The accord allowing for Ukrainian grain to be exported via the Black Sea, crucial in easing a global food crisis sparked by the Russian invasion, has been the subject of grueling talks to get Moscow to agree to its renewal.
Set to expire late Monday, the deal brokered by the United Nations and Turkey, signed by Moscow and Kyiv in July 2022, established a protected sea corridor allowing Ukraine's agricultural goods to reach global markets.
- Why is the deal at risk? -
On July 4, Russia warned that it saw "no grounds" to extend the current deal, criticizing alleged obstacles to its own exports of agricultural products.
Moscow had regularly threatened to quit the grain deal, complaining that secondary effects of Western restrictions on shipping and insurance as well as banks were blocking the export of its agricultural products.
On Tuesday, Russia launched a series of drone attacks that targeted grain facilities at a Ukrainian port in the Odesa region which houses three maritime terminals key to exporting grain.
- Can the deal be saved? -
Turkey's President Recep Tayyip Erdogan, who brokered the deal, has insisted that work on extending it continues with both Russian President Vladimir Putin and Ukrainian leader Volodymyr Zelensky.
"Mr Zelensky favours continuing the initiative, and Mr Putin has some suggestions," Erdogan told reporters Wednesday at the end of a two-day NATO summit in the Lithuanian capital Vilnius.
UN Secretary General Antonio Guterres supports removing hurdles to Russia exporting its fertilisers -- another element of the July 2022 deal that Moscow has regularly complained is not being respected -- due to Western sanctions blocking transactions by Russia's agricultural bank, his spokesman said.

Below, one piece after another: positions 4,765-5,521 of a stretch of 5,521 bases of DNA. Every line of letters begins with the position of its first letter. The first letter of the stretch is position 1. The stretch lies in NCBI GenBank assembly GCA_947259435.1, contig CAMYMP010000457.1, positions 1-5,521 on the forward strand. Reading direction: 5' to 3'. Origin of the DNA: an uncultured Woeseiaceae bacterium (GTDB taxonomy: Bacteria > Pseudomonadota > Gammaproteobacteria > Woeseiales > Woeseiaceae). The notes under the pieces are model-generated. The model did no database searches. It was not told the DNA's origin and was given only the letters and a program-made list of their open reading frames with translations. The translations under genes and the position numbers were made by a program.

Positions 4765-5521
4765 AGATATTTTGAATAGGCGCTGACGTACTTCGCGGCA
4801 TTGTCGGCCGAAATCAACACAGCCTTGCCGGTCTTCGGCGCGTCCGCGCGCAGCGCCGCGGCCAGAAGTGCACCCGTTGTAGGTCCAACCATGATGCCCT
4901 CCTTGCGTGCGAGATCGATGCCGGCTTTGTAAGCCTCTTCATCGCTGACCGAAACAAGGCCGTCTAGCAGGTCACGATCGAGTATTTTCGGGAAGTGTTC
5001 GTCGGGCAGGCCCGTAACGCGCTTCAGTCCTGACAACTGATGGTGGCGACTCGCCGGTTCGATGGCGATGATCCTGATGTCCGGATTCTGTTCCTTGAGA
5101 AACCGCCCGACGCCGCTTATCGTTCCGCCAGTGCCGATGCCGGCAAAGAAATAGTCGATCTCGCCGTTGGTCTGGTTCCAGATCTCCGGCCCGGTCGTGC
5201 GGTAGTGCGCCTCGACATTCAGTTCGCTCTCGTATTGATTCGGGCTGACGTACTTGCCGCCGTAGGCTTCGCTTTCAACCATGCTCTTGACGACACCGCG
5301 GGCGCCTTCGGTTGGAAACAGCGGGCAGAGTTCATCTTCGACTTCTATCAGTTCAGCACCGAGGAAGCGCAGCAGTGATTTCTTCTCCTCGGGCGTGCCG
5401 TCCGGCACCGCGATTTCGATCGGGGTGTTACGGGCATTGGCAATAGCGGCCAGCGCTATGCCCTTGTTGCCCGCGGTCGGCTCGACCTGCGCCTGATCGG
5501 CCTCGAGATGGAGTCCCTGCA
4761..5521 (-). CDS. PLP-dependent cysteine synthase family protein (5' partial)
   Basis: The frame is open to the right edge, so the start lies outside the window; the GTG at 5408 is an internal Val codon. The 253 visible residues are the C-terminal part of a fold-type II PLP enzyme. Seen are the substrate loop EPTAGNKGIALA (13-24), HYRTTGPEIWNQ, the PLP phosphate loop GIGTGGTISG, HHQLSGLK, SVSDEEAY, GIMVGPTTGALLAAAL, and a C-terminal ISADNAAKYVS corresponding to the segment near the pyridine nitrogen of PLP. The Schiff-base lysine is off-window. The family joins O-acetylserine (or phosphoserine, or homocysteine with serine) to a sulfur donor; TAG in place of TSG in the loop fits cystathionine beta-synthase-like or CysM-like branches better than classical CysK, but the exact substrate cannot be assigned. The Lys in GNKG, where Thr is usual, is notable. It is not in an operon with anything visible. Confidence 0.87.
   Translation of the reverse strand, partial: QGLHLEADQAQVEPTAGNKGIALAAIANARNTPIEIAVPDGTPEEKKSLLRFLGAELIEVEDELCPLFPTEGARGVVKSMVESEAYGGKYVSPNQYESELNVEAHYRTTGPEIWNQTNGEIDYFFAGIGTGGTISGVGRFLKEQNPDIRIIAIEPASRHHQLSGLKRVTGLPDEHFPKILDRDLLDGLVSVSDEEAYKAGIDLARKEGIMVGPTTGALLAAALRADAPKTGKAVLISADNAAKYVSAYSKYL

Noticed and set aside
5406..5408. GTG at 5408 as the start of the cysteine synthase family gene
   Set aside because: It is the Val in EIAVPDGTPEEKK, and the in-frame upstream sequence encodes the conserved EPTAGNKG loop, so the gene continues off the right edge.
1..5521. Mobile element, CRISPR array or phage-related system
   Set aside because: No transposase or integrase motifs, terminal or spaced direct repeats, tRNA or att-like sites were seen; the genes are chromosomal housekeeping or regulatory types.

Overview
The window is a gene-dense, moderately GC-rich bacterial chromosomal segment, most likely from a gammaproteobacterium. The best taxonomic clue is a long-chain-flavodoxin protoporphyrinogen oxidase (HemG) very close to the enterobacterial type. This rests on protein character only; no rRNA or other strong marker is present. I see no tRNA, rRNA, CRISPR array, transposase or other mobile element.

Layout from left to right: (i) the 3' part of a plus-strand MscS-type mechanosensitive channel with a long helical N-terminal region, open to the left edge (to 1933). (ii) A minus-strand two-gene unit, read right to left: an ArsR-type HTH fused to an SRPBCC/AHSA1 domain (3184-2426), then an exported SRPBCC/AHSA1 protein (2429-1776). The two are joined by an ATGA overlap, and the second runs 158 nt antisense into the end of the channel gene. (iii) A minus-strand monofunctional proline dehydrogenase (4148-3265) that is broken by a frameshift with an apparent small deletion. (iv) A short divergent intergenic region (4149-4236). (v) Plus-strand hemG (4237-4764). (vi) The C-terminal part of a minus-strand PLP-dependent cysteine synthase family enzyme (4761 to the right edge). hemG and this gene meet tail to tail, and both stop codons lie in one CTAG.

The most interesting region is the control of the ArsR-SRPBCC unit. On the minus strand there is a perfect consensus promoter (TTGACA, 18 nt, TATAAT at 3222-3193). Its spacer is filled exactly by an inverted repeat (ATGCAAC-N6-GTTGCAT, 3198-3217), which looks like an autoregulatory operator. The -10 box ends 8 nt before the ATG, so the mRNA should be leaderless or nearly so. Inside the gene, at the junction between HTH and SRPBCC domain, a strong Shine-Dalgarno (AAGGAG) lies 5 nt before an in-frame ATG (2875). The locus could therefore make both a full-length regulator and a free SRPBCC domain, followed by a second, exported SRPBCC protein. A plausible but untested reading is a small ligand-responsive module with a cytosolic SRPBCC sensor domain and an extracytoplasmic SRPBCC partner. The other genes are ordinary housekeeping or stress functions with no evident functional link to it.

Guterres sent Putin a letter on the subject on Tuesday.
- Has the deal worked? -
By ensuring the security of maritime cargo traffic in the Black Sea -- along with inspections to counter arms shipments -- the deal has allowed the export of nearly 33 million tons since it entered force on August 1, 2022, mostly wheat and maize.
The accord helped bring down prices that had shot higher following Russia's invasion of Ukraine and avoid hunger and famine in countries heavily dependent upon imports.
China was the biggest importer at 7.75 metric tons, followed by Spain at 5.6 million tons and Turkey at 3.1 million tons, according to the coordination center set up under the accord.
The deal also enabled the World Food Program to provide 725,000 tons to countries experiencing crises like Afghanistan, Ethiopia, Kenya, Somalia, Sudan and Yemen.
"A lack of food supplies produces knock-on effects for the lives of millions of people, particularly the poorest," said the UN.
- What is the current situation? -
Shipments have slowed ahead of the expiration of the deal, with only seven ships leaving the Ukrainian ports of Odesa and Chornomorsk between July 2 and 13.
That was the average number which left daily last October.
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